Monthly Archives: June 2011
Every value on the Nutrition Facts panel is based on the nutrients found in one serving, so if you look at nothing else on the label, pay attention to this section! Most people are surprised at how small the serving sizes on packages seem compared to the amounts they typically consume. Many beverages, for example, are sold in 16- or 20-ounce bottles, but list the serving size as only 8 ounces. If you drink the whole bottle, youâ€™ll be getting two or more times the amount of nutrients indicated on the Nutrition Facts panel!
With slick packaging and descriptions, manufacturers can make nearly anything look good on the grocery store shelves, but the Nutrition Facts panel is the place to go for the most straightforward information found on the entire label. This treasure trove of data is usually on the side or back of the package and is designed to give you an idea of how the product contributes to your total daily nutrient needs.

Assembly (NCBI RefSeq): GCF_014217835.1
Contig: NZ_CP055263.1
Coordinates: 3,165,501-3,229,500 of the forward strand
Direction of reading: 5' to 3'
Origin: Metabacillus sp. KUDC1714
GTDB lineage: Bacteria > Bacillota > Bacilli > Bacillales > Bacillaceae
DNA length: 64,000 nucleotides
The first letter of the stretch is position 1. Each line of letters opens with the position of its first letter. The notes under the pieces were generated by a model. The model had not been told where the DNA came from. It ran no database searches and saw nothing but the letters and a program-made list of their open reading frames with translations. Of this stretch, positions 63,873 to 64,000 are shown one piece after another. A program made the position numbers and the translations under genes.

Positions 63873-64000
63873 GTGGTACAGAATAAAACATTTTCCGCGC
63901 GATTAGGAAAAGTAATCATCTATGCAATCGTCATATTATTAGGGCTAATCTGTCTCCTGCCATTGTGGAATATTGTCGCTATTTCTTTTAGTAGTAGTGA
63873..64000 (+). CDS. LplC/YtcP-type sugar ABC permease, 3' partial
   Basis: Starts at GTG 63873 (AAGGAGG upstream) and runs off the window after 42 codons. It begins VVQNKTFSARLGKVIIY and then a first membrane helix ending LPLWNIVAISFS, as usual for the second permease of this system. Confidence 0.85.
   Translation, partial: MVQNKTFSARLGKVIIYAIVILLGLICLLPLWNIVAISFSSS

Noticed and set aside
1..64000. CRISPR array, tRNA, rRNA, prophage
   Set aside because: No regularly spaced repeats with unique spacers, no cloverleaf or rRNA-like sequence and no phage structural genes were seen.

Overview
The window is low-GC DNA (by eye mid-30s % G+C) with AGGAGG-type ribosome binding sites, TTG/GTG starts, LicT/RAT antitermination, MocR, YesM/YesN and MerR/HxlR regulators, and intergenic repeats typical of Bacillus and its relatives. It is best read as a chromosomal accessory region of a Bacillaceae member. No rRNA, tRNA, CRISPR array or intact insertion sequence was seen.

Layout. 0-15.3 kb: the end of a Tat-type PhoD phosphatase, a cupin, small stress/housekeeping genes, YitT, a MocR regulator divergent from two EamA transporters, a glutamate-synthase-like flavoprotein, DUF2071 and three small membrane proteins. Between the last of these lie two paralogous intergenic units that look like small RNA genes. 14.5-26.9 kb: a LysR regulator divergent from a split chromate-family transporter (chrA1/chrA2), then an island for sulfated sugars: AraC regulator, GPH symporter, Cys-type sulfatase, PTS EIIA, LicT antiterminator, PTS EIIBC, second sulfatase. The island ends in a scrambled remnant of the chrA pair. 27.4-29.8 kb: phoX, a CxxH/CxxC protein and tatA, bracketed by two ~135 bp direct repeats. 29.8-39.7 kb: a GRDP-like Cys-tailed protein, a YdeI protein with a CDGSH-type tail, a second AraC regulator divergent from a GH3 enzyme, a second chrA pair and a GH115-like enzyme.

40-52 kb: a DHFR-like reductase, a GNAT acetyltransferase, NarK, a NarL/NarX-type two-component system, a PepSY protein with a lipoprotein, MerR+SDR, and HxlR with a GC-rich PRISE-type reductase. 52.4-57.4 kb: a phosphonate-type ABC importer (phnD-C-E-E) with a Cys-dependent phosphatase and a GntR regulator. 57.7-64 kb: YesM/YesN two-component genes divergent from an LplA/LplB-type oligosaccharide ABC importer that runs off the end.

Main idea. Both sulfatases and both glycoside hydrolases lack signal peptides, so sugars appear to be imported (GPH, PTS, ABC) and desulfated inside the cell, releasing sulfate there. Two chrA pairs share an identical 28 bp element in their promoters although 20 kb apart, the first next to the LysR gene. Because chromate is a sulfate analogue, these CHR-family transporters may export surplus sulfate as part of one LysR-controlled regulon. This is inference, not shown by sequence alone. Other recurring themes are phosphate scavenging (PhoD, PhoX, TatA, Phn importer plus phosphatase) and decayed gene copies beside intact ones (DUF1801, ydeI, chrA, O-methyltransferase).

Reading food labels helps you learn about food products, their ingredients, and their nutritional values, and is a key skill in choosing healthy foods. The standards for food labels in the United States fall under the direction of the Food and Drug Administrationâ€™s Center for Food Safety and Applied Nutrition (CFSAN). Stay abreast of changes to food label information and legislation by checking out CFSANâ€™s website on food labeling and nutrition at www.cfsan.fda.gov/~dms/lab-gen.html.
Confusion about nutrition information is at an all-time high. Consumers are increasingly pressed for time and energy and are looking to maximize their grocery dollar. Studies are released daily that seem to contradict what you know (or thought you knew) about good, common sense nutrition. Eggs are bad; eggs might lower cholesterol. Butter is heart disease in a stick; margarine is one step away from plastic.